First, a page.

Fresh Makes Diabetes-Compatible, Delicious But What If…

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My entire approach to cooking for myself and others with Diabetes is to make foods taste so wonderful that there is no sense of loss when eating Diabetes-Compatible meals.

Any chef worth his or her sauce will tell you that fresh is better. I include myself in that group

What can you do if fresh is not readily available?

I never thought I would be asking that question. I admit to being a spoiled brat. I grew up in New York City. Pretty much if you could not get it there, it was not to be had.

Eatraveling (eating and traveling) in Europe, I discovered foods that were not easily available fresh, even in the Big apple.

Moving to New Mexico made me adjust the way I shop for and prepare food.
For those of us that do not live in the parts of the world that are not convenient to a major transportation hub, getting really fresh foods is a trial. Even when the sign in the case says “fresh caught” or “local product” the length of time between the water or the pasture and the store is pretty long. For the most part we shop in chain groceries where the foods are centrally shipped to a warehouse, and then divided up for each individual branch store. Fresh caught can also be “previously frozen.” “I do not like that an item has been defrosted in a warehouse and then shipped off to the store. How long did it sit defrosting?

Benjamin Franklin famously said that guests, like fish, begin to smell after three days.

“Local product” too often only means a geographical region like the south or mid- west.

It has been that way forever. Our immigrant ancestors had almost no access to what most of us take for granted. As I mentioned. I grew up in New York City and as a kid only saw tomatoes in little cellophane cartons of three tomatoes. Who knew they grew on a vine. Potatoes and root vegetables were all I knew. There was the exception of canned (gray) peas and string beans. What a delightful shock to my mouth when I first had a fresh string bean.

Transportation of foods is better than ever. If you don’t believe me, check out that semi that just passed you on the highway. Today so many products are packaged for shipping in ways to keep them as fresh as possible. I immediately think of asparagus packed so their little feet are in a bit of water. No it is not the same as if you picked it from your garden or went to a local farm, but it sure beats canned asparagus.

For the home cook, I have always suggested buying on sale. It is the next best thing to shopping every day. Not only does it help the dollar budget but when the stores have something on sale they order more of it to be delivered more often. That means a lot less sitting in the fridge drying out and loosing flavor.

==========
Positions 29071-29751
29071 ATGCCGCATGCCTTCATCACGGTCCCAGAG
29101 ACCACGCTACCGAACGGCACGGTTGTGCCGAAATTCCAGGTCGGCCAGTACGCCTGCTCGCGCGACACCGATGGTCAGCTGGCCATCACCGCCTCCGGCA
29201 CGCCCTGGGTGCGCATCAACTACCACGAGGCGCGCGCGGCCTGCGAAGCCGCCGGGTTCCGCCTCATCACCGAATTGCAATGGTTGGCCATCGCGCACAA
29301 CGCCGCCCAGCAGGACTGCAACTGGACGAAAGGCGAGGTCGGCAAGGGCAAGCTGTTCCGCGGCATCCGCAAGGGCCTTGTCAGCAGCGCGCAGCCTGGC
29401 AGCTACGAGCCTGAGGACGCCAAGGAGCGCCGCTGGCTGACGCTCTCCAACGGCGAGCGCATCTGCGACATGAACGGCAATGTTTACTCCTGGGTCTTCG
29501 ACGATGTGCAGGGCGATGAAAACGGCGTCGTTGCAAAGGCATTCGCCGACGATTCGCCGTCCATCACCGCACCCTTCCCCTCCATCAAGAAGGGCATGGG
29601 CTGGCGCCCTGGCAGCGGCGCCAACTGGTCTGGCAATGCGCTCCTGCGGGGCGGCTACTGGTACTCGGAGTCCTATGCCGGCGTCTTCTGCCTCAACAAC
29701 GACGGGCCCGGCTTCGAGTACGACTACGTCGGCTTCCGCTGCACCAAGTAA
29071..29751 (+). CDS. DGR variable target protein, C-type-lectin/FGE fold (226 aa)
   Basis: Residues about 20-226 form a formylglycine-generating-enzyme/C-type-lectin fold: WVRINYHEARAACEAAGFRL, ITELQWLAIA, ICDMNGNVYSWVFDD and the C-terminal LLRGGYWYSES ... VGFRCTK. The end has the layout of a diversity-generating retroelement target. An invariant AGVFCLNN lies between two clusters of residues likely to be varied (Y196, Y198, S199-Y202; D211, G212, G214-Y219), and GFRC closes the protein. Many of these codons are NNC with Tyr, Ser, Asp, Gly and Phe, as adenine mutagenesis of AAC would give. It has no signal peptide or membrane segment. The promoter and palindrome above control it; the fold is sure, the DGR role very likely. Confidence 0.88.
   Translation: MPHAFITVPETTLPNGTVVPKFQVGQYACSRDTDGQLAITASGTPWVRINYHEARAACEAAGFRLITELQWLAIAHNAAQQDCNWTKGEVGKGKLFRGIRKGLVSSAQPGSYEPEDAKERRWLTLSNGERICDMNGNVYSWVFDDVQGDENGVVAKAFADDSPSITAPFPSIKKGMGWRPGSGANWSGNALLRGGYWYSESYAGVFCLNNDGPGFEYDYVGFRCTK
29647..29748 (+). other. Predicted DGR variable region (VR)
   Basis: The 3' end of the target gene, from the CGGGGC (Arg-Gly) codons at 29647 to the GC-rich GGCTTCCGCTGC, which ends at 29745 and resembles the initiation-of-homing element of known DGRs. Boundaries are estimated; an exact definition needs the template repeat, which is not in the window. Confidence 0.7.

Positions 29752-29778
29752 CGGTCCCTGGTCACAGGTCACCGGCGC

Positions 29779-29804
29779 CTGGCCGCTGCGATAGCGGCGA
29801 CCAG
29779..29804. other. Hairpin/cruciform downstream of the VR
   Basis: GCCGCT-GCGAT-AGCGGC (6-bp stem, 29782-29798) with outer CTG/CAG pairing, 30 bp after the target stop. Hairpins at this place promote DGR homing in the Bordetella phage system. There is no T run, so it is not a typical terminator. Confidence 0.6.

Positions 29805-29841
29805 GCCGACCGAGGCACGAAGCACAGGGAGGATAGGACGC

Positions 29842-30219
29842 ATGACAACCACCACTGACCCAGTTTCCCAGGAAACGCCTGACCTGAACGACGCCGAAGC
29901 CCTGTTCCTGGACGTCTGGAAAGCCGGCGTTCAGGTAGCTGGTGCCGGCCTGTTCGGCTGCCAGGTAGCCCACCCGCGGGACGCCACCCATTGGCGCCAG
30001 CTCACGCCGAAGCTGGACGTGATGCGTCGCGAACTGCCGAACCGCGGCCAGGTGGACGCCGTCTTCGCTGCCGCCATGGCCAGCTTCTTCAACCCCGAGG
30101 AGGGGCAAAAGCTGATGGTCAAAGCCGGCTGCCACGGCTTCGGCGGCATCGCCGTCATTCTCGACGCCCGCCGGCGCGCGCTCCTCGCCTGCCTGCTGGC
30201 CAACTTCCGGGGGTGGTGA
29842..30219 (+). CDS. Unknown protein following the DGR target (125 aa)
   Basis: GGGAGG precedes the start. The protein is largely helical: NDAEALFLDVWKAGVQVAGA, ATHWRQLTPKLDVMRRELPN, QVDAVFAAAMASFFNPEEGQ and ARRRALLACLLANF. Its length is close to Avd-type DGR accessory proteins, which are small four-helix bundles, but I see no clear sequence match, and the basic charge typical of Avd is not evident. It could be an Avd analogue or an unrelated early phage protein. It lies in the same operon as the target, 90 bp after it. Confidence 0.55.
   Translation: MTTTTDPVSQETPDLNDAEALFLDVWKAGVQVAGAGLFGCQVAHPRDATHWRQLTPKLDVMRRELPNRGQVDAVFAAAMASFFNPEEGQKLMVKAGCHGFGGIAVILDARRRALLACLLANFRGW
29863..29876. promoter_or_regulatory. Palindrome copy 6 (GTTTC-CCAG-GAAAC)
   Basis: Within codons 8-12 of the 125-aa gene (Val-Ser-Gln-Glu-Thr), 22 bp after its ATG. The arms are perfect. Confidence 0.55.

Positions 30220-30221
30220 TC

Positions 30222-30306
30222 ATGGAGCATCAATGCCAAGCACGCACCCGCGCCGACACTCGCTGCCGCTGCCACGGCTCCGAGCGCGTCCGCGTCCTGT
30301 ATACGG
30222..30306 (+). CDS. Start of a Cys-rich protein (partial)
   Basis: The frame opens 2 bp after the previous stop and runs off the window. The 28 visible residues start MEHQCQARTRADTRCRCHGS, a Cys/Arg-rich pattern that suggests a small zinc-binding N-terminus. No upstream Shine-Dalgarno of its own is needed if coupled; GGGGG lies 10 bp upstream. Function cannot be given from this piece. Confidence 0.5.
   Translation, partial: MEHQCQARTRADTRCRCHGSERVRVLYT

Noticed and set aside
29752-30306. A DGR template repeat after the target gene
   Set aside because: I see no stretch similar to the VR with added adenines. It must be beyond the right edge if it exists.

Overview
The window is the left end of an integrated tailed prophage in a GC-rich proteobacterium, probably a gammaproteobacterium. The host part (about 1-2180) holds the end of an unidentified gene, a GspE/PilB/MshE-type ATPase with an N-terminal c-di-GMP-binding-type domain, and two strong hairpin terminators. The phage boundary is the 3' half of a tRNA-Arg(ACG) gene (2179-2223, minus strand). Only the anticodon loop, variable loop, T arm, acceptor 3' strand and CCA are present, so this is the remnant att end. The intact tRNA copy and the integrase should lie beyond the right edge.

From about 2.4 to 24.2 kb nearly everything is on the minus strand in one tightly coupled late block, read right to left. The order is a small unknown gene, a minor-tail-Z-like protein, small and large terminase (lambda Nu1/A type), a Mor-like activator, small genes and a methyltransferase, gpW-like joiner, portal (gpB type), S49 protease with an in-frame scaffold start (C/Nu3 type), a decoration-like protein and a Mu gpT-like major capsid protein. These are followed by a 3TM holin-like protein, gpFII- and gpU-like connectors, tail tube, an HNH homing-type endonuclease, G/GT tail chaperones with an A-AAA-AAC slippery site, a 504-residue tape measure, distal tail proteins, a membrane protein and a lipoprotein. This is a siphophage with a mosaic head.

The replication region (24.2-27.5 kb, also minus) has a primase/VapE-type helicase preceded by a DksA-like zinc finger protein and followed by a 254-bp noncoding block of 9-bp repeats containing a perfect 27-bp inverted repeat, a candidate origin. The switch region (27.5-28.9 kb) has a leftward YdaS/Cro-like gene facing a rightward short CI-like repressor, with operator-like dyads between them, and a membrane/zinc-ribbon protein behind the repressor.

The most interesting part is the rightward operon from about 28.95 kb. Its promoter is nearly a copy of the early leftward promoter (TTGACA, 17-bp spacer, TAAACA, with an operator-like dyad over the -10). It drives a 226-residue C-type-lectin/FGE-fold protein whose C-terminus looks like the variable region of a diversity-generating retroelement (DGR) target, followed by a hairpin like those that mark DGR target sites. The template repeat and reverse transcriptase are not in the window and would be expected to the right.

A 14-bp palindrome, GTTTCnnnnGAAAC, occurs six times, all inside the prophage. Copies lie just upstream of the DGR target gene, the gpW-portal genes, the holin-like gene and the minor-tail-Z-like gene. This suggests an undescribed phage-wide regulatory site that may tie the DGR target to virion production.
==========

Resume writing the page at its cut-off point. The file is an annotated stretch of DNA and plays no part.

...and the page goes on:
I know that many of us are in parts of the world where fresh food, especially meats and seafood are not so easy to come by. What is the cook to do? The two next best things are buying foods, like fish, frozen, or super chilled and defrosting it yourself, and specialty foods (like bison, duck, and lamb shanks) in cry-o-vac packaging. Air is the enemy of freshness.

I can’t leave the discussion of fresh without saying that frozen spinach is one of the few GREAT items that is available everywhere. It still, if you don’t overcook it, tastes fresh and it is far easier to use than fresh.

In the summer, if you have a garden, patio, or balcony, it is great to grow a couple or three pots of herbs. Added to any dish at the last minute, it makes everything taste so fresh.

Adding a little edible garnish of freshly grated radish or carrot to the side of dish somehow makes everything else on the plate seem fresh and more flavorful.
Using a few herbs and spices that are new to your palate will also set up a meal. A favorite of mine is dried oregano. Crush a small amount of the dry leaves in the palm of your hand and the oils are released and the dish jumps off the plate.
Even in the winter there are things you can do. Adding a “fresh” herb at the end of cooking will make everything you cook taste fresher. Not over cooking your vegetables makes a huge difference.

A squeeze of fresh lemon just before serving will do wonders for all kinds of dishes.

Take advantage of the season; like apples and cranberries in fall and winter, asparagus in the spring, fresh peaches and nectarines in summer.

Of course there is the unusual phenomenon of limes. In the United States, limes are often at their best in the winter months. Yet we tend to drink more lime flavored drinks in the summer. Go figure.

Enjoy, be happy, be Healthy, BE DECADENT.-w!